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A town comes together

Methodists, others help buy new trike for woman with cerebral palsy after hers is stolen

By the Rev. Jamie McDowell

Being a working single mom of three in a small town is hard. Throw in that one child is 36, has survived a kidney transplant and has cerebral palsy and other medical conditions makes it really hard. Now throw in the theft of a treasured three-wheeled trike and a worldwide pandemic that puts this mother unemployed.

This would be enough to break most people—I said, “Most people.” It did not break Karen Marcengill Tompkins.

Tompkins has a strong faith in God. She can often be found at a weekly prayer meeting held on Tuesday mornings in town. She is known to go above and beyond for everyone she encounters.

Tompkins’ daughter, Lori, used to watch her older brother and sister ride their bikes with hopeful anticipation. Because of her medical conditions, she could not participate in the same activities. Five years ago, Tompkins, who works at a local restaurant, took a chance and purchased Lori a three-wheel trike for Christmas. The chance paid off.

Lori was not only able to ride the trike, but she eventually also started delivering messages between Karen and her brother, who lived just a short distance down the road. Lori developed a sense of importance being entrusted to carry these valuable words between her mom and uncle.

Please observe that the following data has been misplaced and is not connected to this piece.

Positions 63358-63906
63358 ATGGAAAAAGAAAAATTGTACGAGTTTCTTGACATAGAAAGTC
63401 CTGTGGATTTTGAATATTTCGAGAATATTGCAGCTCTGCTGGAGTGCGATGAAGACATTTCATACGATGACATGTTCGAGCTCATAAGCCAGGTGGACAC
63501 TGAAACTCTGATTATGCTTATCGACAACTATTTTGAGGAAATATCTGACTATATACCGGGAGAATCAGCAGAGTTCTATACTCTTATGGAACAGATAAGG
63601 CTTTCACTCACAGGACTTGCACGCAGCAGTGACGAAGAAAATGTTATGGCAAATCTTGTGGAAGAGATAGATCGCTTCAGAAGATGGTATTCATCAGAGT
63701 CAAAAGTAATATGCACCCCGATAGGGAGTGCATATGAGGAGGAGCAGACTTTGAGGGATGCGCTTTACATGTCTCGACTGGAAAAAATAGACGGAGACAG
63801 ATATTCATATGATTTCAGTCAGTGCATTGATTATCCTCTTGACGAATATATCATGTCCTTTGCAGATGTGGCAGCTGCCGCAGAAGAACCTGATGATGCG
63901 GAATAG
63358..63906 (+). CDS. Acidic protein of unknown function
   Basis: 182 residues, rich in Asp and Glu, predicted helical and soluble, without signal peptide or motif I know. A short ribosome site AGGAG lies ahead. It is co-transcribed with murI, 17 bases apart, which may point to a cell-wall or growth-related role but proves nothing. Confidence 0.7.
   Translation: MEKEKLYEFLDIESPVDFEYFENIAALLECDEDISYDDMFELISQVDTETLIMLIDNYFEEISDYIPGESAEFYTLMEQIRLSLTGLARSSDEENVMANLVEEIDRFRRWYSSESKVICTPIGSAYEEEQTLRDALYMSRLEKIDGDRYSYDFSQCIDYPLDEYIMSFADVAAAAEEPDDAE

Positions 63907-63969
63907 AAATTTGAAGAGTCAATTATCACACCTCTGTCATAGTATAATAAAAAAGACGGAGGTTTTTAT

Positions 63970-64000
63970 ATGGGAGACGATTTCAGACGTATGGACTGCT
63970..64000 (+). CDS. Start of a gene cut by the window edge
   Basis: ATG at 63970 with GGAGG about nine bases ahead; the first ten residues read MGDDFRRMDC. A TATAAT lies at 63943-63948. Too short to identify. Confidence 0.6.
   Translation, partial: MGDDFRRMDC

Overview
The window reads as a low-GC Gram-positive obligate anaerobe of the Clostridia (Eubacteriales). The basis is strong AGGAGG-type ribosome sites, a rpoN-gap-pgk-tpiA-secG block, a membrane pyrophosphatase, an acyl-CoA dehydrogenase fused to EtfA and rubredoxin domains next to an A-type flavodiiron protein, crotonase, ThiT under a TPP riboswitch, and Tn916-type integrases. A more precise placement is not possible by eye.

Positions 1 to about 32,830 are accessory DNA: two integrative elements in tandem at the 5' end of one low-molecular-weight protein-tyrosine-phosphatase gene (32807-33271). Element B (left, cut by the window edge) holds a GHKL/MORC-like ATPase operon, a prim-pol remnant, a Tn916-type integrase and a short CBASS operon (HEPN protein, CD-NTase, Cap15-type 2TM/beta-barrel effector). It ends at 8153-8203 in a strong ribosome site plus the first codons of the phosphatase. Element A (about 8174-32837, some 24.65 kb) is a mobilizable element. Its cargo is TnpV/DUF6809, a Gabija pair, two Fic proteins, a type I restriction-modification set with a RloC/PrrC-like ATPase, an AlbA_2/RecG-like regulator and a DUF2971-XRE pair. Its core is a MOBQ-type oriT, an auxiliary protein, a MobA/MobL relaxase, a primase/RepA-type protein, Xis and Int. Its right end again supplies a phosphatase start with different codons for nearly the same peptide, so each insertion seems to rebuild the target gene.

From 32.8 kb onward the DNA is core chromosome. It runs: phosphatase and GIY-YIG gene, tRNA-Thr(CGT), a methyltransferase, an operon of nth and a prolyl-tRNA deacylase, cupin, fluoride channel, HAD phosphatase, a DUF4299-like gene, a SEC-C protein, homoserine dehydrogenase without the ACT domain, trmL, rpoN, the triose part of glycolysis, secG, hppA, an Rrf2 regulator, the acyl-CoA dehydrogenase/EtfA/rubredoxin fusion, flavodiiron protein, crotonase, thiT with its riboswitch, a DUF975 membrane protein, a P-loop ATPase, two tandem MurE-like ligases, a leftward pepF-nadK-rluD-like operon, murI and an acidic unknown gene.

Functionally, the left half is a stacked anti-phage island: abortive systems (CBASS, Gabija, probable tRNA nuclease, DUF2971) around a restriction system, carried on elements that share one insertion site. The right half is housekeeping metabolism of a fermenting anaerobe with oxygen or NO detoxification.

On March 27, with the coronavirus pandemic gaining national attention, Lori’s three-wheeled trike was stolen from their home, where it had been chained and locked. Not long after, Tompkins found herself applying for unemployment because of the pandemic.

Buying a new trike was not a financial option.

Tompkins posted the information on Facebook to make her friends and family aware of the situation. Her post woke up a small Upstate town, including United Methodists and many other people of faith across the community. A local Facebook group dedicated to uplifting the town shared the information that evening, along with a cry to help find or replace the trike. Yousef’s Kitchen, a local restaurant, agreed to be a collection point. Another friend started a Go Fund Me page to replace the stolen trike.

By 7 p.m. the day after the trike was stolen, more than enough money had been raised to replace it. The Go Fund Me page returned all donations, as the goal was not only met, but exceeded the need to replace the trike. A new trike was ordered with the hopes to have the townspeople be there when it was presented to Lori.

Unfortunately, with the pandemic and the subsequent stay at home orders, a large gathering would not be possible. But on April 9, a brand-new trike was delivered to Lori.

This small act of kindness affirmed to one of God’s special children that there is still good in the world—and affirmed it to her daughter, as well.

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